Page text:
Friend or Foe

Alliance Simulation


Original Map Version
Friend or Foe 2001

During the 1982-83 school year as a sophomore, I was introduced to an Alliance Game. It lodged itself in my subconscious for the next seventeen years. As I took on my first teaching assignment in 2000, I remembered this game and how it reinforced the concept of alliances during World War One.

The revolution in informational technology, namely the internet, allowed me to locate the Alliance Game. The information was as I had remembered, yet there was no map! This is the most essential element of the entire simulation. Then I remembered how the teacher had simply given us a handrawn map, which at the time was quite effective.

In 2001, I had a student who wanted to be an architect. As an assignment, I gave him the geographic parameters from the game as well as a set of rapidograph drafting pens. He drew a beautiful black and white map by hand. No computer was involved. The text were dry-transfers. In other words, he created a map the old-fashioned cartographic way.

The original map was used until 2006, when color was introduced. Previously, the country information was simply photocopied on the six colored paper choices available. The current country colors are a direct descendant of these choices. The eight nation map is the fourth version and is entirely digitized. It includes the largest change yet to the original map.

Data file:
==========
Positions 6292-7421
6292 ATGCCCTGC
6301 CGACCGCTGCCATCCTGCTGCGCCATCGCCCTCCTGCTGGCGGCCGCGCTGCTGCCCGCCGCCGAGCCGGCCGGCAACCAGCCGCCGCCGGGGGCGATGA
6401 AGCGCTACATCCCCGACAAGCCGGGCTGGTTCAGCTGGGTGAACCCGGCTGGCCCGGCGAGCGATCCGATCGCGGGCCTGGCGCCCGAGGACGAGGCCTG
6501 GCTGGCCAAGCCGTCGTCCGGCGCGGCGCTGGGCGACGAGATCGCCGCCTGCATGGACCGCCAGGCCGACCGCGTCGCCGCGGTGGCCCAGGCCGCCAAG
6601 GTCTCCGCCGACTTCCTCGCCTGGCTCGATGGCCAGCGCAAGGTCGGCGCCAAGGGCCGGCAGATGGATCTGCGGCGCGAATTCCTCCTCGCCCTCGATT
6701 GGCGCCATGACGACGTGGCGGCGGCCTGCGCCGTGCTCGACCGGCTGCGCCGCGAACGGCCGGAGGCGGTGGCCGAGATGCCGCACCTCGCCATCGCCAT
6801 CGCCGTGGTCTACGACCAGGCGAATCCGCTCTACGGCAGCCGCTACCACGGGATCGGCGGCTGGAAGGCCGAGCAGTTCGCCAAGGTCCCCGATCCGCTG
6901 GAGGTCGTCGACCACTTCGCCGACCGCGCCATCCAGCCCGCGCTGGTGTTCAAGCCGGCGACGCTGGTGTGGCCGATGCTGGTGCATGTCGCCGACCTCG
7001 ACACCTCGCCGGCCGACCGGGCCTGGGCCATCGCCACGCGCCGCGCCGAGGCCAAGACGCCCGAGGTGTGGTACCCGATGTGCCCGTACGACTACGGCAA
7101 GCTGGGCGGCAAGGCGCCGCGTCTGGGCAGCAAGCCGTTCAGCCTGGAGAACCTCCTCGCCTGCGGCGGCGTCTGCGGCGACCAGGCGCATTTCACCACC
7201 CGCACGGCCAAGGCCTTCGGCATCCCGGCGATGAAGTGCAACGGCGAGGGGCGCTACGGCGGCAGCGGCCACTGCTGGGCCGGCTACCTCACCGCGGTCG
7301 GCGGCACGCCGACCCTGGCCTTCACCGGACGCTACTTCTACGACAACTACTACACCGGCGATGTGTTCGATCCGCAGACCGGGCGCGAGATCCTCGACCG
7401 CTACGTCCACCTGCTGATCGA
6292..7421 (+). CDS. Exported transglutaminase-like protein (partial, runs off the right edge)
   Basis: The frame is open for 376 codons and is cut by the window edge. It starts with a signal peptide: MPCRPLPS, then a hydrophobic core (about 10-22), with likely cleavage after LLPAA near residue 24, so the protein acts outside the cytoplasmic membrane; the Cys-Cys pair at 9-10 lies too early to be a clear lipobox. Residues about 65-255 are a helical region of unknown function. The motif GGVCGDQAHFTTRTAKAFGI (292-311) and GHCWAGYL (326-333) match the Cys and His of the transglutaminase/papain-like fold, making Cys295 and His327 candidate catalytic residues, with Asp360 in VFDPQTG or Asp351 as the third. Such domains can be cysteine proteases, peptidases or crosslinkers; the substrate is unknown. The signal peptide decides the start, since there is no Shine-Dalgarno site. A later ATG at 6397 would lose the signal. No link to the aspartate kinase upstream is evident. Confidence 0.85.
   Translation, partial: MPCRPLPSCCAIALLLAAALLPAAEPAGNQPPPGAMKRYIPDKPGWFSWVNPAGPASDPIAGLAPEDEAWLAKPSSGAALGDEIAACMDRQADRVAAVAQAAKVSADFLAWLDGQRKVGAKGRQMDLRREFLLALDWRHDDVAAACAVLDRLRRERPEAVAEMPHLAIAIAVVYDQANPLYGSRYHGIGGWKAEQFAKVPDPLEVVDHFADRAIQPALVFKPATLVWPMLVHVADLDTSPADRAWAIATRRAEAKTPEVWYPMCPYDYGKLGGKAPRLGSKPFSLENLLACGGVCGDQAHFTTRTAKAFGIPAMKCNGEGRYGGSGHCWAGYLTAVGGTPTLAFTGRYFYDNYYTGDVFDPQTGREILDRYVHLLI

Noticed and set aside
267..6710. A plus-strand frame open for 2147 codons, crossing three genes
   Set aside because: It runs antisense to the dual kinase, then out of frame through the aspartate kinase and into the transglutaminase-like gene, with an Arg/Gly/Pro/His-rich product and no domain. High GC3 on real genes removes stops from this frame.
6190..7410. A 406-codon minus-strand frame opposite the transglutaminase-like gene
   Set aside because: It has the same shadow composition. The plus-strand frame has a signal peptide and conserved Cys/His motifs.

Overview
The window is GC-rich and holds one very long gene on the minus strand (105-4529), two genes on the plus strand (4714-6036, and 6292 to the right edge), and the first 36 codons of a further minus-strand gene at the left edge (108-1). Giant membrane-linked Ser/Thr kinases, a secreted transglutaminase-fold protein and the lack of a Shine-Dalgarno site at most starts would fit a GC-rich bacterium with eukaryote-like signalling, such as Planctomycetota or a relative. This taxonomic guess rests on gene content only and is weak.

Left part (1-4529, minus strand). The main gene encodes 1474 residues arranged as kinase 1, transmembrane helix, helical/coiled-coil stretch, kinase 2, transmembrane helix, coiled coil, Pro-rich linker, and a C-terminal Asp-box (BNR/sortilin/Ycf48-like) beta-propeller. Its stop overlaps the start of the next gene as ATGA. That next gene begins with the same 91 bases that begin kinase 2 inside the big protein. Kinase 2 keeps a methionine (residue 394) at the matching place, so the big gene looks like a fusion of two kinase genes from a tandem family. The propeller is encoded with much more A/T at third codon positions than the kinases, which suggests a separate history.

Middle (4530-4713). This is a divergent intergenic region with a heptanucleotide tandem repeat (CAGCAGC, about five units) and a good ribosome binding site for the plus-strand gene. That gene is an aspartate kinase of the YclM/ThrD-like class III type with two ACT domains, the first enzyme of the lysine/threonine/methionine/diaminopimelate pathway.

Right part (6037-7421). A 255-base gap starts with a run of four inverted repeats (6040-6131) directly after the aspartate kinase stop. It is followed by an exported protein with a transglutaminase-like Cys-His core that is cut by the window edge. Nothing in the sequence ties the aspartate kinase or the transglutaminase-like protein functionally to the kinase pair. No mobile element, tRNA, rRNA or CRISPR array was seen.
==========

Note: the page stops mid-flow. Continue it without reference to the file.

The factual information has transformed considerably from the original version. Much has been added and/or simplified. The names of the countries have been retained to pay homage to whoever first came up with such a wonderful teaching concept.

The primary catalyst for change is experience with students playing the game. Young humans are amazing creatures and given a chance will work out incredible solutions. The improvements are in response to the best editors a teacher could ever have. For example, the Country Confidential Information was put in a booklet with a transparent cover. This was simply so the booklets could be reused and the map could be seen. A student requested washable overhead markers to draw out his plans. Ever since, these markers have become part of the simulation.

Explore the information. Read the lesson plans, paying close attention to the caveats. If you want a wonderful experience with your students, please give this a try.